PNR stands for “passenger name record”, which is a data rich record that’s generated every time you book a flight. This record is a 6 character alpha numeric code that aids in managing your booking through the airline’s website. It contains confidential information such as name, date of birth, passport details, car or hotel bookings, last 4 digits of the payment credit card, etc. So you may ask, how does this affect me and my security? Example below:

Imagine you are a hacker. You may know that I have just flown from London to Bangkok with British Airways, for example. You also know that my return flight is in two weeks, I flew economy and on the outbound a vegetarian meal was requested. You put the pieces together based on your travel history and craft the following email, acting as British Airways: “If you require a vegetarian meal for your return flight, please click the link below to “order it now”. As an important customer of ours, we would like to upgrade you to “business class” as well and to do so, please click the below link to accept the offer”.

With all of the accurate information mentioned, who wouldn’t click that link?

Unfortunately, the aviation sector, like many industries, has a lot of work of work to do when it comes to cybersecurity, but we as passengers also have a responsibility for our data, too. Let’s not make it easy for the bad guys.

What can we do to reduce this risk?

  • Don’t post pictures of your boarding pass or luggage tags online.
  • Try to avoid identifying which airline you are flying with in any social media posts. If I didn’t know which airline you were using it would take a lot longer and a lot more effort to go through trying each airline’s website flying that route to find the one you were using.
  • Destroy your boarding pass and luggage tags securely. Use a cross cut shredder ideally.  Keep them in your possession until you return home and you can dispose of them securely and certainly don’t leave them in the seat back in front of you on the plane!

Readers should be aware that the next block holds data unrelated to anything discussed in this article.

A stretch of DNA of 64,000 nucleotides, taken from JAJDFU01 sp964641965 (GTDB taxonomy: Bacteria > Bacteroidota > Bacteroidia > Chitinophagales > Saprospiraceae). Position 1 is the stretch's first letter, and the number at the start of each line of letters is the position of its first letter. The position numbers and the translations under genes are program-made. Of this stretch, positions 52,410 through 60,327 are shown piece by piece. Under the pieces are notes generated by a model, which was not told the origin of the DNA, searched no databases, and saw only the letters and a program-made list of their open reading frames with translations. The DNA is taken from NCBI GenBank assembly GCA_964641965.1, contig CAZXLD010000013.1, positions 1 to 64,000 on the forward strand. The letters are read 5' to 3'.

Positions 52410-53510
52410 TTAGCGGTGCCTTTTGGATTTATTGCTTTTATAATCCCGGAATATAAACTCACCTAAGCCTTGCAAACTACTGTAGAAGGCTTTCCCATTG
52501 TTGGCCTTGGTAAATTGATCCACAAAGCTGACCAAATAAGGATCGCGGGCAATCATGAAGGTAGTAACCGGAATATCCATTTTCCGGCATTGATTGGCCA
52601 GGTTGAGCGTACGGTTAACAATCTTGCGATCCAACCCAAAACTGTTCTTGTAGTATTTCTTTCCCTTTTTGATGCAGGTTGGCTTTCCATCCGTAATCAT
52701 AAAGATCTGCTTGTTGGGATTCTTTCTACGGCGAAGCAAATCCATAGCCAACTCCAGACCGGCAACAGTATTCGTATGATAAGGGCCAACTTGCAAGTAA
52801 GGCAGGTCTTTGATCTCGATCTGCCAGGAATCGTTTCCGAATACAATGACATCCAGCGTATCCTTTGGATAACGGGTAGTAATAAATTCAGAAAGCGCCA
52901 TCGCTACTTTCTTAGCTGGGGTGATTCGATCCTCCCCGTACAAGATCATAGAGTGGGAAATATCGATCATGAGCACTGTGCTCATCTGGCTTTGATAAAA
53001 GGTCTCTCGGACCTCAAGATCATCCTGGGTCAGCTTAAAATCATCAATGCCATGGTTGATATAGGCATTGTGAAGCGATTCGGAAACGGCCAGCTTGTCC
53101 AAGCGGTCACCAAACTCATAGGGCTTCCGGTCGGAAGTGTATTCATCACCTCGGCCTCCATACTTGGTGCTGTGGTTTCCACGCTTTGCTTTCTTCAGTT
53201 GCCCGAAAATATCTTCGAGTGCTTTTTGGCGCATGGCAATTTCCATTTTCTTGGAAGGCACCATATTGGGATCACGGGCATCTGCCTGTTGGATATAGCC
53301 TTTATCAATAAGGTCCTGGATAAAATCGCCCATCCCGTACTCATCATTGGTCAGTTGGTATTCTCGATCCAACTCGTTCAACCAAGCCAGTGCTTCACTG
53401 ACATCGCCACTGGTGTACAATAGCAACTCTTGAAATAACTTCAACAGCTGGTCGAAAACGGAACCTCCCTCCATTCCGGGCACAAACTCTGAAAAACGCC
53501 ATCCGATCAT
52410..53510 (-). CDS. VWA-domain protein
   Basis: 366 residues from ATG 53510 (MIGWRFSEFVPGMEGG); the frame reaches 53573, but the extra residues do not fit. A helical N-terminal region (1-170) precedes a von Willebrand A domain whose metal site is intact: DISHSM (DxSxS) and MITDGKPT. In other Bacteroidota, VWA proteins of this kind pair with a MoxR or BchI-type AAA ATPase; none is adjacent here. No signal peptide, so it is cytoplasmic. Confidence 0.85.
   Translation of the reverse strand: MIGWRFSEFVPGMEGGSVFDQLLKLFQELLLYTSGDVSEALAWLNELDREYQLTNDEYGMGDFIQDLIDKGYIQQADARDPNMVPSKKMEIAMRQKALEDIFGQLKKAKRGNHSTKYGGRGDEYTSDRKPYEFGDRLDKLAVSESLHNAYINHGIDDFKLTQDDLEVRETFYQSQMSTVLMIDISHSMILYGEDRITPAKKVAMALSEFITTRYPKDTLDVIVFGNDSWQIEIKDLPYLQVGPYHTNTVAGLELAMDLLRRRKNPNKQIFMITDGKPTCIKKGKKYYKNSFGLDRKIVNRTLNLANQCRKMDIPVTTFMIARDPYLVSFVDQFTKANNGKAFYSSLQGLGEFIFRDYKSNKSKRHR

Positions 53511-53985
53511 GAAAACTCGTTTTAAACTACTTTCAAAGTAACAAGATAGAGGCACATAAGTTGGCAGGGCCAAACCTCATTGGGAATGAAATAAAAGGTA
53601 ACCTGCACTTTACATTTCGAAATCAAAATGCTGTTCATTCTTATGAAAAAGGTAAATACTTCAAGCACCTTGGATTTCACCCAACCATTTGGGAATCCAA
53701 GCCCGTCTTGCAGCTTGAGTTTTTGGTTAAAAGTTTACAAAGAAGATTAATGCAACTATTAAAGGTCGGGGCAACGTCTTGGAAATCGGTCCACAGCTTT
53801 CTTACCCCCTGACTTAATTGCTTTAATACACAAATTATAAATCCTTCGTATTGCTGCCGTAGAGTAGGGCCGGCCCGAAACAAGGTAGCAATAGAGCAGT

• Only give the airline the information it marks as essential when booking your flight. If it is not marked as a compulsory field then leave it blank.  Reduce the amount of personal information they hold on you in the first place.

Information taken from: https://red-goat.com/uncategorized/boarding_passes/

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So Your Company Wants to Adopt VoIP...... Is Your Network Ready to Make the Transition?

As it turns out, there are many potential benefits to switching to a VoIP telephone system. Below are some of the ways that making this change can decrease cost and time investments while increasing VOIP phoneproductivity for your business:

Low Cost Per Call:

A VoIP telephone system utilizes Internet Protocol to make calls. Instead of using telephone lines, all communication data is turned into packets and sent over the IP network. The IP network your business uses could be your Internet connection, a direct IP connection to your telephone service provider or a combination of both. 

Service Mobility:

On a traditional phone system, a line that runs to a home or business is assigned its own phone number. Any movement that takes place then becomes a trial of remembering the right codes or keys to dial on your phone. A lot of time can then be wasted by contacting phone companies to transfer services and phone numbers to new locations.

With a VoIP phone system, there are no physical limitations and you have the freedom to move as your business demands.

Versatility of Features:

Using VoIP phone systems allows you to multi-task with the most tech-savvy devices, allowing you to be the most productive you can be. Features such as voicemail to text and being able to forward messages and voicemail easily, and many more are available with VoIP phone systems. Because the VoIP service always goes with you, the features you find helpful can be added or subtracted with ease, allowing the system to grow with your business.

Simple Conference Calls:

Since all VoIP calls use a converged data network instead of dedicated phone lines, creating and participating in conference calls are made much easier.

Efficient Client Interaction:

In today’s global economy, businesses can be located anywhere which can mean frequent travel. This often means that meetings require travel. With a VoIP service, there is no reason to lose the ability to conduct important calls or to fail to forward essential documents.

Reliable in a Pinch:

A common worry that surfaces about VoIP is the fact that if the internet stops working, so does the ability to make calls. However, this doesn’t have to happen and like other features in VoIP phone systems, is incredibly flexible. The capability to choose where your calls are forwarded, and how, means that you also don’t have to lose productivity because of local power outages or weather-related events. If the office phone can’t be answered, your mobile device or laptop can.

 

Making the Right Decision for Your Business: